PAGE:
Additionally, in an interesting turn of events, the Legislative Black Caucus and the State Employees Association of North Carolina joined the gambling industry last year in endorsing the legalization of video poker, allegedly to increase tax revenue through regulation and taxation of the industry. Despite supporting the state lottery, the leadership in the Legislature has consistently opposed efforts to legalize gambling, especially video poker, in the state, and the current prohibitions passed nearly unanimously just four years ago. The pressures of a growing budget deficit, recent state court rulings regarding the legality of the video poker ban, and the ever-changing face of gambling, juxtaposed with state and local government and citizen aversion to the legalization of gambling, suggests it could potentially be an item of hot debate come May.
One of the most concerning pieces of legislation that is nearly guaranteed to come up when legislators reconvene is HB 1463—Expand Access/Confidential Intermediaries. See the Briefs section on page 33 for more analysis of this bill. While it seemed to be going nowhere at the conclusion of the 2009 session, HB 1463 was placed on the Senate’s calendar for consideration on May 19, 2010. Since that time, Margaret Dickson (D–Cumberland), the House member who has consistently sponsored and pushed this legislation was chosen to replace the retired Sen. Tony Rand (D–Cumberland), meaning the bill is guaranteed to have a strong and vocal advocate in the Senate. If the Senate were to pass the bill without amending it, it would go to Governor Perdue for her signature, since it already passed the House of Representatives last year.
The amount of snow seen in the western part of the state has given new life to the debate over public school calendars. Since 2004, public schools have been required to schedule both 180 days and 1,000 hours of instruction between August 25 and June 10 each school year. The measure was promoted as a safety net for the state’s tourist industry, which relies heavily on family vacations during the summer months. However, more snow days this year means more school districts are scrambling to make up days on weekends and by shortening Spring Break to make the June 10 cut-off, if they are able to make it at all. Watch for an attempt at compromise that still includes a statewide requirement on the amount of instruction, but may offer leeway on the number of days or the exact start and end dates.
For the sixth year in a row, the leadership on Jones Street put a stranglehold on a Marriage Protection Amendment in 2009. Look for the bill—which would give North Carolina voters the opportunity to decide whether to include the definition of marriage as the union of one man and one woman in the State Constitution—to be reintroduced for a seventh year in May. See page 29 for an update of the national scene and the risk to North Carolina’s marriage laws.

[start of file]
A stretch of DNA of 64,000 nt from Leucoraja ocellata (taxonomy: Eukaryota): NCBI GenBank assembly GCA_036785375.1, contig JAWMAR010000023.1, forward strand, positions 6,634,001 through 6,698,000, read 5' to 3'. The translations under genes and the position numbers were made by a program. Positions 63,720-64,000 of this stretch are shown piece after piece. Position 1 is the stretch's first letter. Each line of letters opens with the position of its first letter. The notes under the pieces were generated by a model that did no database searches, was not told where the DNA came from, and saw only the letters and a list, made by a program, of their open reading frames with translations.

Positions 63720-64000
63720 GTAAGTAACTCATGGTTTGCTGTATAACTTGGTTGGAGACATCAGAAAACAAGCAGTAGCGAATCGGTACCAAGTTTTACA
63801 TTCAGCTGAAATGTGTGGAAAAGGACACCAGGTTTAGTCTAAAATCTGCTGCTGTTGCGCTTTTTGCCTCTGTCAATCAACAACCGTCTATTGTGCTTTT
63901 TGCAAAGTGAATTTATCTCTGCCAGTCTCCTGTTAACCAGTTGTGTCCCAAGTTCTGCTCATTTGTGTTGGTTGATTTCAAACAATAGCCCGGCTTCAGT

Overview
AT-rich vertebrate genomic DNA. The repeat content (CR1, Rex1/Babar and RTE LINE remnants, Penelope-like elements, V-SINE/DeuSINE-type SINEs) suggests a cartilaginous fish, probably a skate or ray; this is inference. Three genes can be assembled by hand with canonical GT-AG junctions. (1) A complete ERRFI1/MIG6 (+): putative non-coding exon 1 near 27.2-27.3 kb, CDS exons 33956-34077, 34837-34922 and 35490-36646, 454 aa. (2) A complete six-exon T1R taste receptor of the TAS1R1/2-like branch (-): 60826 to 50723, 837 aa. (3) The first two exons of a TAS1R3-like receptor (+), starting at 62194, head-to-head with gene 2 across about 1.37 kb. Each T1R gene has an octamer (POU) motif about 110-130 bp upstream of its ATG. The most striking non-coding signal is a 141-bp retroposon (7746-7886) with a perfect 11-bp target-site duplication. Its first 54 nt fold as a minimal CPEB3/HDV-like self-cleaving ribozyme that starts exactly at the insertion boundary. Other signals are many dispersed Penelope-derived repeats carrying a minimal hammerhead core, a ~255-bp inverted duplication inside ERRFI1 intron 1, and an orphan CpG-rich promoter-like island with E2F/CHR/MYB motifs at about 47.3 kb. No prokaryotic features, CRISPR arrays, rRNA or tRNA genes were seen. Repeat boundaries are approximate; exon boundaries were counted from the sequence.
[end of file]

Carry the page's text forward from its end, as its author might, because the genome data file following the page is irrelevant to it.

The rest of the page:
This is the eighth year that legislators and citizens have worked to get a fair hearing for “Choose Life” to be approved as one of the more than 120 specialty license plates approved for motorists. As of yet, HB 168 and SB 210, both entitled “Choose Life” Special Plate have not moved from their original assignments to the House Committee on Rules and the Senate Finance Committee. However, because the bills deal with a budgetary issue—namely, that the funds raised by sale of the plate would be appropriated to the Carolina Pregnancy Care Fellowship (CPCF), a statewide network of pregnancy resource centers, which will distribute the funds “annually to nongovernmental, not-for-profit agencies that provide pregnancy services that are limited to counseling and/or meeting the physical needs of pregnant women”—they remain eligible for consideration in the “Short Session.” A coalition of pro-life organizations and citizens has planned a May 25 rally to ask legislative leaders why North Carolinians are the only citizens in the Southeast who have consistently been denied their free speech right to declare their support for life, while other citizens declare their support for kids, pets, sea turtles, shag dancing, and more with their license plates.
Although not likely to be considered, various bills that would establish a tax credit or voucher system for parents who choose or need to educate their children in a non-public school setting remain eligible in the “Short Session” without having to be reintroduced because, once again, they deal with budgetary issues. Analysis by legislative staff and independent organizations consistently finds that such programs actually save the government money by letting more efficient organizations educate students. In a tough budget year, such money-saving measures seem even more compelling, but the institutional bias against competitors for student dollars and minds has a strong grip down on Jones Street.
One thing is for certain—there will be no shortage of activity in the General Assembly come May. Legislators will have their hands full tightening the state’s budget in light of anemic revenue numbers. Ongoing investigations into former government officials and employees will keep the pressure up for enhanced reforms to ethics protocols. And in the midst of all the work to be done, mid-term elections of the once-in-a-generation level will be looming large. Many legislators will be going back to work mere days after having learned the results of their primary election, for which they are currently campaigning, just to earn a spot on the November ballot to keep their seat next year. And yet, most legislators will be trying to delicately balance their time as members of a part-time citizen legislature between conducting the difficult business of the state as representatives of the people and campaigning to keep their jobs.